Thursday, August 11, 2011

Can you hear me now? Can you hear me now?

A Quincy mom has disconnected her support for striking Verizon workers yesterday after a group of mouthy picketers surrounded non-union repairmen and turned a phone-line fix at her home into what she is calling a “ridiculous” protest scene.

“I looked in the street and there are picketers, 10 of them or more, doing a circle around the Verizon truck,” said Karen Austin, 64, a mother of five who lives on Forest Avenue. “Every time (the repairmen) would walk up to my house they would follow them. I couldn’t believe my eyes. This is ridiculous. Why are they picketing my house?”

With tensions rising in a work-stoppage now in its fifth day, Verizon filed lawsuits in five states, including Massachusetts, yesterday to limit picketing by the 45,000 striking workers.
The company claims picketers have harassed non-union workers, and has reported suspected sabotage, such as sliced cables. The union has denied sabotage.

Paul Feeney, spokesman for IBEW Local 2222, the Dorchester-based union for 6,000 Verizon landline workers, said picketers take to the streets because that’s where the work is done.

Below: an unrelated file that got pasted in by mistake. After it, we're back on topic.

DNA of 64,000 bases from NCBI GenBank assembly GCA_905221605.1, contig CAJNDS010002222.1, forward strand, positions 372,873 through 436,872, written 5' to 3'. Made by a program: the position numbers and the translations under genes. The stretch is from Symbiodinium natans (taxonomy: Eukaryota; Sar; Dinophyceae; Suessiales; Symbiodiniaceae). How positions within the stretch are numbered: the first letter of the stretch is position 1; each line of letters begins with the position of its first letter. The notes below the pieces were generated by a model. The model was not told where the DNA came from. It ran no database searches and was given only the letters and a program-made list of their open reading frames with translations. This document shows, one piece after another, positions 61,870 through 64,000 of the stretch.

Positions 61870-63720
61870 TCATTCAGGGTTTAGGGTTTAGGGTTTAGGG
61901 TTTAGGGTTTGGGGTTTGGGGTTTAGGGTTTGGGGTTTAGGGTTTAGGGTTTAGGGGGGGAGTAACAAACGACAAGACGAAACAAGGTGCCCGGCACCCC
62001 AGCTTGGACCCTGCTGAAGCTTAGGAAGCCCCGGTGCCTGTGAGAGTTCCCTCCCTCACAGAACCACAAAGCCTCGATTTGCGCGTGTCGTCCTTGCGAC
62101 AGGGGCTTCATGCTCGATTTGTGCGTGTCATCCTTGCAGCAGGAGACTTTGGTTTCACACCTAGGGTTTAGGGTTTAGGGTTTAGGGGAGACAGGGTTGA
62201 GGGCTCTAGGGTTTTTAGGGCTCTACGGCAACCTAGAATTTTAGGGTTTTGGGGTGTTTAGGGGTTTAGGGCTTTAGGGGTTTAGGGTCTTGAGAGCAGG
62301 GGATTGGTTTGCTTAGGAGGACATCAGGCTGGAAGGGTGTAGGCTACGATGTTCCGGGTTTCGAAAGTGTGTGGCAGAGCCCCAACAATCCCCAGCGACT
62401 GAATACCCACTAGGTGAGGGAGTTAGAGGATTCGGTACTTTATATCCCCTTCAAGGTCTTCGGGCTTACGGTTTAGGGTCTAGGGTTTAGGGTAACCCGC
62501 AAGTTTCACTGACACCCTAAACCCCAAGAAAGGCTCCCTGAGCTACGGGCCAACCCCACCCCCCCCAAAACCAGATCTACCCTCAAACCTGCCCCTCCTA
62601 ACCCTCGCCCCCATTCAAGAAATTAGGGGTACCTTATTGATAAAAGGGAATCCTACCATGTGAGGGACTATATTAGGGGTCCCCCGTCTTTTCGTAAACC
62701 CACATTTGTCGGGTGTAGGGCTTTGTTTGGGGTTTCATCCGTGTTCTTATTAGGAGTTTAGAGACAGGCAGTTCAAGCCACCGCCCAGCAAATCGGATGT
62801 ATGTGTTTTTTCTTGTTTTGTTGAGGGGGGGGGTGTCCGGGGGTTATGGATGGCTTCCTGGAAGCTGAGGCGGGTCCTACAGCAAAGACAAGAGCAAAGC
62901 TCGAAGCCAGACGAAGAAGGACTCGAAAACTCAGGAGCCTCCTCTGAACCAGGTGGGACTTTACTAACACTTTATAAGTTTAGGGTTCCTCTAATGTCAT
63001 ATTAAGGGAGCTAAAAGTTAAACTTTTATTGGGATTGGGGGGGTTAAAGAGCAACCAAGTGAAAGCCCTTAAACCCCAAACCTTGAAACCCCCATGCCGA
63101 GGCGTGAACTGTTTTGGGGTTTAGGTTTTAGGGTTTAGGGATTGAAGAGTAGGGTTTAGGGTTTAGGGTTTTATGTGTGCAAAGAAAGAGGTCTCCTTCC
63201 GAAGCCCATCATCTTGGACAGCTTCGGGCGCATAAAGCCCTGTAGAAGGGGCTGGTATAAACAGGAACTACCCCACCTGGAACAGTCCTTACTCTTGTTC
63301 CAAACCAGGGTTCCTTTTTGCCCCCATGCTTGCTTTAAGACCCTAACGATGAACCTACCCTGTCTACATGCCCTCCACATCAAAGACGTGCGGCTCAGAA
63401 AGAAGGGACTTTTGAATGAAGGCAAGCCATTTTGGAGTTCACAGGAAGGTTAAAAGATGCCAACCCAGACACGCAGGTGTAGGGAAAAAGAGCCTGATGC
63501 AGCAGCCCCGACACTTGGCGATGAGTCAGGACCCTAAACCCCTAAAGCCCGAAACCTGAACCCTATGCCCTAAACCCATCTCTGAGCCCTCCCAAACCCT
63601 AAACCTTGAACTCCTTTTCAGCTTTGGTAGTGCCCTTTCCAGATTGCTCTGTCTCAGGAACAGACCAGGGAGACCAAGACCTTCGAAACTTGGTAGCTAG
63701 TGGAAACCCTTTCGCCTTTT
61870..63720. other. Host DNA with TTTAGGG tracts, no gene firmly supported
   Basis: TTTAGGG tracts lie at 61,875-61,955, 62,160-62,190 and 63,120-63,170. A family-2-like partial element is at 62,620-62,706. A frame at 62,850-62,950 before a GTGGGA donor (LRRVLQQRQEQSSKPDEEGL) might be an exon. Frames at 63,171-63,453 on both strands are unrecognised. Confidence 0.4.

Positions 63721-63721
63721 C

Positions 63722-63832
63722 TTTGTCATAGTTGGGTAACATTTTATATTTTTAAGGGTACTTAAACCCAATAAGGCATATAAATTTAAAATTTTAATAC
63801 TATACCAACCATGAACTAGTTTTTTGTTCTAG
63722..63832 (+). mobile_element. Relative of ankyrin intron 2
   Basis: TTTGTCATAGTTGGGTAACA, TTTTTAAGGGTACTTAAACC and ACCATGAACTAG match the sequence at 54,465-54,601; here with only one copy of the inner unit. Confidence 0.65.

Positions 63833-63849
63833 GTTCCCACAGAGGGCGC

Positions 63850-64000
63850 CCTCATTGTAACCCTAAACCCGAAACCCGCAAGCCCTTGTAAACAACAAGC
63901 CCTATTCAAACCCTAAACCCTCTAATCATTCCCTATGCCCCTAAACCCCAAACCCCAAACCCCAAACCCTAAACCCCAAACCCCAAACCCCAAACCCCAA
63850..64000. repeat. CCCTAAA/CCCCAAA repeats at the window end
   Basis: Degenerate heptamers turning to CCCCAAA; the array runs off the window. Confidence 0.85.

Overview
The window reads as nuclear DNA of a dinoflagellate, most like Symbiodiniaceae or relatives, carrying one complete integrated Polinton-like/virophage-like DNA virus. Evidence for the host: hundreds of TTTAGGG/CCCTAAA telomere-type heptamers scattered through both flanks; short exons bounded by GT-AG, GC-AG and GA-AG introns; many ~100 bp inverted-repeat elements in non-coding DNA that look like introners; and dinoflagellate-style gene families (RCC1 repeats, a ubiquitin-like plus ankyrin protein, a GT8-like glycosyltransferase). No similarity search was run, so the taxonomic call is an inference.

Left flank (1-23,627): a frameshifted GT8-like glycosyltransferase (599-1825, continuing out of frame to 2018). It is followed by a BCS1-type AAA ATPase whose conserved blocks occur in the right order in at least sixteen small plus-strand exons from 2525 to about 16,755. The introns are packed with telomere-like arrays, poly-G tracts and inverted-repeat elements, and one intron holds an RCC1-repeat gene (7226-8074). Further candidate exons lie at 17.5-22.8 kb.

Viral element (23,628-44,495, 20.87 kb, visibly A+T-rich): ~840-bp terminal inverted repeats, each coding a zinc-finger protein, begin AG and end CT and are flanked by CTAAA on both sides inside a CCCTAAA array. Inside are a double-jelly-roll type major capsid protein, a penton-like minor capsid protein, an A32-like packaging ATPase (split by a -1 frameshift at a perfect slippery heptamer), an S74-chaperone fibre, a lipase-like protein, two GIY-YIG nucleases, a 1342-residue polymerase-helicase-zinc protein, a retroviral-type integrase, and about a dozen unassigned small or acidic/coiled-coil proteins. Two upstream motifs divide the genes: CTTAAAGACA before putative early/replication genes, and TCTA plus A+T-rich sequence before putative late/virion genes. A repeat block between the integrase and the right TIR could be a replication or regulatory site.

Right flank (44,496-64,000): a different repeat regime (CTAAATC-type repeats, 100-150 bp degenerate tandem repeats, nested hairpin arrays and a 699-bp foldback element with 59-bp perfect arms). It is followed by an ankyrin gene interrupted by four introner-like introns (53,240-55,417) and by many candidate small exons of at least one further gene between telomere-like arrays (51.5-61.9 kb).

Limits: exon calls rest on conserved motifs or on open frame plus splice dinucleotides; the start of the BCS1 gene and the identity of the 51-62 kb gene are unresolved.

“For us to be able to effectively picket the work that’s being done we have to go out in the field,” he said.

Feeney said the union strategy is to send its message to management outside Verizon offices and stores, and to the public on main streets with high traffic volumes.

“We haven’t actively sought out residential work,” he said. “The last thing we want to do is disrupt the neighborhoods.”

But Austin, who reported the 9 a.m. protest to Quincy police, said she believes the union went too far in her neighborhood.

“I’m not on a main street ... I’m not a business. I’m a person who needed a line fixed,” she said.

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